Diversity in Leadership

Posted By John Camardo on Jun 12, 2015 | 0 comments


A while back, I had written on interdependence in leadership as I believe it is critically important to our ability to lead effectively. If you missed that post, I encourage you to go back and read it!

What I am going to focus on in this post (diversity) is related to interdependence as it is built on the premise that interdependence is valuable and necessary to effectively lead with other leaders. Do we really believe that we are “better together”? Unless we realize the need to surround ourselves with those who strengthen areas we are weak in, diversity doesn’t matter – it’s just corporate jargon.

So, what do I mean when I say diversity?

Given the frequent use of this word in our culture, you likely have some immediate thoughts when you hear “diversity”. The dictionary says diversity is variety, multiformity, difference, unlikeness.

From a leadership perspective, what makes us different, varied, unlike each other? There are a number of things we could include and I’m sure you could expand this list, but for the sake of this post I am going to focus on our unique personality as well as our talents and/or giftings.

Here are a few questions I think may be helpful to ask when evaluating yourself & your team and whether or not you are valuing and embracing diversity.

1. Why is diversity important?

Diversity simply for the sake of diversity is not helpful and could actually be quite destructive. A leader needs to ensure unity within diversity – meaning, a team needs to be unified around their purpose for working together. You could refer to it as a mission, vision, etc. Either way, without that unifying aspect, each person will run off in their own direction – likely doing great things, but not together.

Beyond some of the points I made earlier (related to interdependence), diversity recognizes that one person (or type of person) will be limited in their ability to lead and/or influence others – especially those who are different than they are.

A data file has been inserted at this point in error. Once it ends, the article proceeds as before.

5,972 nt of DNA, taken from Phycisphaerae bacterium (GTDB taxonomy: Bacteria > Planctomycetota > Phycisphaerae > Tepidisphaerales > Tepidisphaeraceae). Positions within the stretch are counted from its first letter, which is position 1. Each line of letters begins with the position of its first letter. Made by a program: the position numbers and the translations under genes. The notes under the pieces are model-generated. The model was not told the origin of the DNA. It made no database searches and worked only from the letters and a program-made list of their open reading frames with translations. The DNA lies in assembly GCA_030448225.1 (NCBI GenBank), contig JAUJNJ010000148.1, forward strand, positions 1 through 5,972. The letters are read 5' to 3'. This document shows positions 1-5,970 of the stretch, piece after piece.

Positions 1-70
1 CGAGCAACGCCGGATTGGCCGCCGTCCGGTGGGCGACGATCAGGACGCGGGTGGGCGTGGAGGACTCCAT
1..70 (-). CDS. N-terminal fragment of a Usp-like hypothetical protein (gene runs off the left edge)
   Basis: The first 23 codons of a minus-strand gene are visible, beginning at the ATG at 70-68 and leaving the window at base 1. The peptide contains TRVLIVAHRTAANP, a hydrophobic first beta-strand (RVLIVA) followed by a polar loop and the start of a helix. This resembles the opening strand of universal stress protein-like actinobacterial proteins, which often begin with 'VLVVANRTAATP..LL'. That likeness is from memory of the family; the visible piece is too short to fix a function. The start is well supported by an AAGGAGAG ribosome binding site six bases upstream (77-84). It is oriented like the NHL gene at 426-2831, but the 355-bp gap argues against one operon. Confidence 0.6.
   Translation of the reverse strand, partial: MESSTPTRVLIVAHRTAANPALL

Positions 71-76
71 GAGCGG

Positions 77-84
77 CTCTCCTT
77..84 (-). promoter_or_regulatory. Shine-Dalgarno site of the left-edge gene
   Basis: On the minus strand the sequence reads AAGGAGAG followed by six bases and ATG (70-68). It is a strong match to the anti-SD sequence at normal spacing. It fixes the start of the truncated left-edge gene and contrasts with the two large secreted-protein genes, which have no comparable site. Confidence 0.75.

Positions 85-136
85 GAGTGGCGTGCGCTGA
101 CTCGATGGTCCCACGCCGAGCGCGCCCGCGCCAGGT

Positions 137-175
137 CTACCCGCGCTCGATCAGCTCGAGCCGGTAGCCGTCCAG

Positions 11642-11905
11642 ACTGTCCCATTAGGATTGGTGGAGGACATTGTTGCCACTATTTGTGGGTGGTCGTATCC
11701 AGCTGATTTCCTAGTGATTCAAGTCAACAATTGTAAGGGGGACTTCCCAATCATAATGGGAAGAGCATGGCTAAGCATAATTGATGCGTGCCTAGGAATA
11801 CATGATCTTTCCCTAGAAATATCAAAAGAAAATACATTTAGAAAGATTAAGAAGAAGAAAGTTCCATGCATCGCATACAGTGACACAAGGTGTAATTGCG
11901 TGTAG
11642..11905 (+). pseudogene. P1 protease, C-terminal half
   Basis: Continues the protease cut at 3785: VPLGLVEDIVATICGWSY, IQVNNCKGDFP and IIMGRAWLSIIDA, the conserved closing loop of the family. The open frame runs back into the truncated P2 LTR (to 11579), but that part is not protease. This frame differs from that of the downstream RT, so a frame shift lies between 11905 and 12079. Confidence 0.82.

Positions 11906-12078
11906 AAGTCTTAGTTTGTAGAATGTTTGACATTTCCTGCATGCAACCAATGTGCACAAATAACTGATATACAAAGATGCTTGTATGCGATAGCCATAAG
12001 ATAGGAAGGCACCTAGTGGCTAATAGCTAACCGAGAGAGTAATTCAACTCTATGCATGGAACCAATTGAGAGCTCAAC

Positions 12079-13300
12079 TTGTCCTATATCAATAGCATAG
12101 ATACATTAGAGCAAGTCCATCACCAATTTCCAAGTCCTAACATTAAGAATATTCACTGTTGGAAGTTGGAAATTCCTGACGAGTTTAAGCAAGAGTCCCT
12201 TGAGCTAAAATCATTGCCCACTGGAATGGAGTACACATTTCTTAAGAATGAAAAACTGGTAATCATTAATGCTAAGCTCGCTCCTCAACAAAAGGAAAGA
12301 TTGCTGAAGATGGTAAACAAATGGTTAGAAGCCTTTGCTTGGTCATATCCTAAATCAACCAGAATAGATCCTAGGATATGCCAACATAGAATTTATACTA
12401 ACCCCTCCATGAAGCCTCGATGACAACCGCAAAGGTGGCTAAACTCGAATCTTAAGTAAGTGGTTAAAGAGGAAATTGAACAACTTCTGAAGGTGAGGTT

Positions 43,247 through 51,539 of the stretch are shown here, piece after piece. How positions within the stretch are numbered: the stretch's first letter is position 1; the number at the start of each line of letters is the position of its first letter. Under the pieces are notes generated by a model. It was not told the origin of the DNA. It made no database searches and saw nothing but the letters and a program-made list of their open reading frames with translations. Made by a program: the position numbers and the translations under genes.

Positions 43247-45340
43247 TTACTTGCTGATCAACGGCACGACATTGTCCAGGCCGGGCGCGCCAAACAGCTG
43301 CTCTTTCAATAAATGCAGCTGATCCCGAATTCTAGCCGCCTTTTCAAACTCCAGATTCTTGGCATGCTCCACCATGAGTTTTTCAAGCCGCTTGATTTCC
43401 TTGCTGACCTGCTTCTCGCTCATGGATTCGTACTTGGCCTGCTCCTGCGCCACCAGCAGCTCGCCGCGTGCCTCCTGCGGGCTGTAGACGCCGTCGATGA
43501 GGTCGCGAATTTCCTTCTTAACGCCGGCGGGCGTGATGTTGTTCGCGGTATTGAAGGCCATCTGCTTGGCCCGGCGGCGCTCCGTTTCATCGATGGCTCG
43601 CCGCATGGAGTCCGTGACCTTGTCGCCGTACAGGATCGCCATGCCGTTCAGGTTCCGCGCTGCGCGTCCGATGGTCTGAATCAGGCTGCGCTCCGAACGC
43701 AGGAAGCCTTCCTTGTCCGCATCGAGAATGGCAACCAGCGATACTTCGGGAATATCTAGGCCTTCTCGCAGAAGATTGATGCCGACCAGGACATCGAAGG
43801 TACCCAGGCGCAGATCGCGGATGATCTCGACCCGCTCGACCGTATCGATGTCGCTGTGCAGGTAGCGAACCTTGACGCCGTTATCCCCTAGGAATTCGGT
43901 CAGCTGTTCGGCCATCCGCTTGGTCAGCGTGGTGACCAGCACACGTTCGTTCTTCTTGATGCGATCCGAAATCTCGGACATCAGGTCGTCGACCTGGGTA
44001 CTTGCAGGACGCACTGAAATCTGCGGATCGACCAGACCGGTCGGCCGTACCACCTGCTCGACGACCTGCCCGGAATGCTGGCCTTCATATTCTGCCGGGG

A team or organization is immediately limited to the strengths and weaknesses of an independent leader.

No one single person is the most creative, most analytical, most effective as a communicator, most wise, most strategic, most passionate, hardest working, most technically astute, most thoughtful, etc. The list could keep going…which makes my point. We are each uniquely made and we need to be self-aware enough to see what we are good at, what we lack and where to best fill in the gaps with those who are stronger in those areas. I previously wrote about self-awareness in greater detail. If you haven’t thought along these lines in the past, I encourage you to go and read that post as well.

2. Am I aware of and sensitive to the personality and talents/gifts of each team member?

I am often amazed at how little we know about those we work with. In most cases, we spend more time with our team at work than we do with family members yet we know very little about them. Sure, you may know what they are good at and how they contribute to the team directly, but are there things about them that, if better understood, would help us achieve new levels of effectiveness as a team? Typically the answer to that question is a resounding “Yes!” You would probably be amazed what you learn if at your next team meeting you simply asked everyone to share a profound memory from their childhood.

What I am getting at is – how we interact with each other should be well informed. Our personality definitely influences our talents and gifts, how we process information, how we feel valued and affirmed, how we respond when challenged, etc. This is the reason so many great profiling tools have been developed over the years (i.e. MBTI, DiSC, Big Five, Strengths Finder, etc.).Organizations that utilize these tools and encourage informed interaction with their teams will find new levels of effectiveness.

But is that the only reason to do it – to be more effective?

That is certainly a great outcome and worth pursuing, but the value goes much deeper than that.

I believe that most people want to be known and valued for who they are.

Not only will you be more effective, but their engagement level will skyrocket if done well. This also assumes that a leader is using this new found information responsibly vs. just a tool to control or manipulate. That would clearly unwind any heightened engagement from someone who felt their best interest wasn’t priority.

There is much to consider here and I’m sure you could add to these thoughts. Either way, how are you valuing diversity on your team and within your organization?

I hope this helps you dig a bit deeper!

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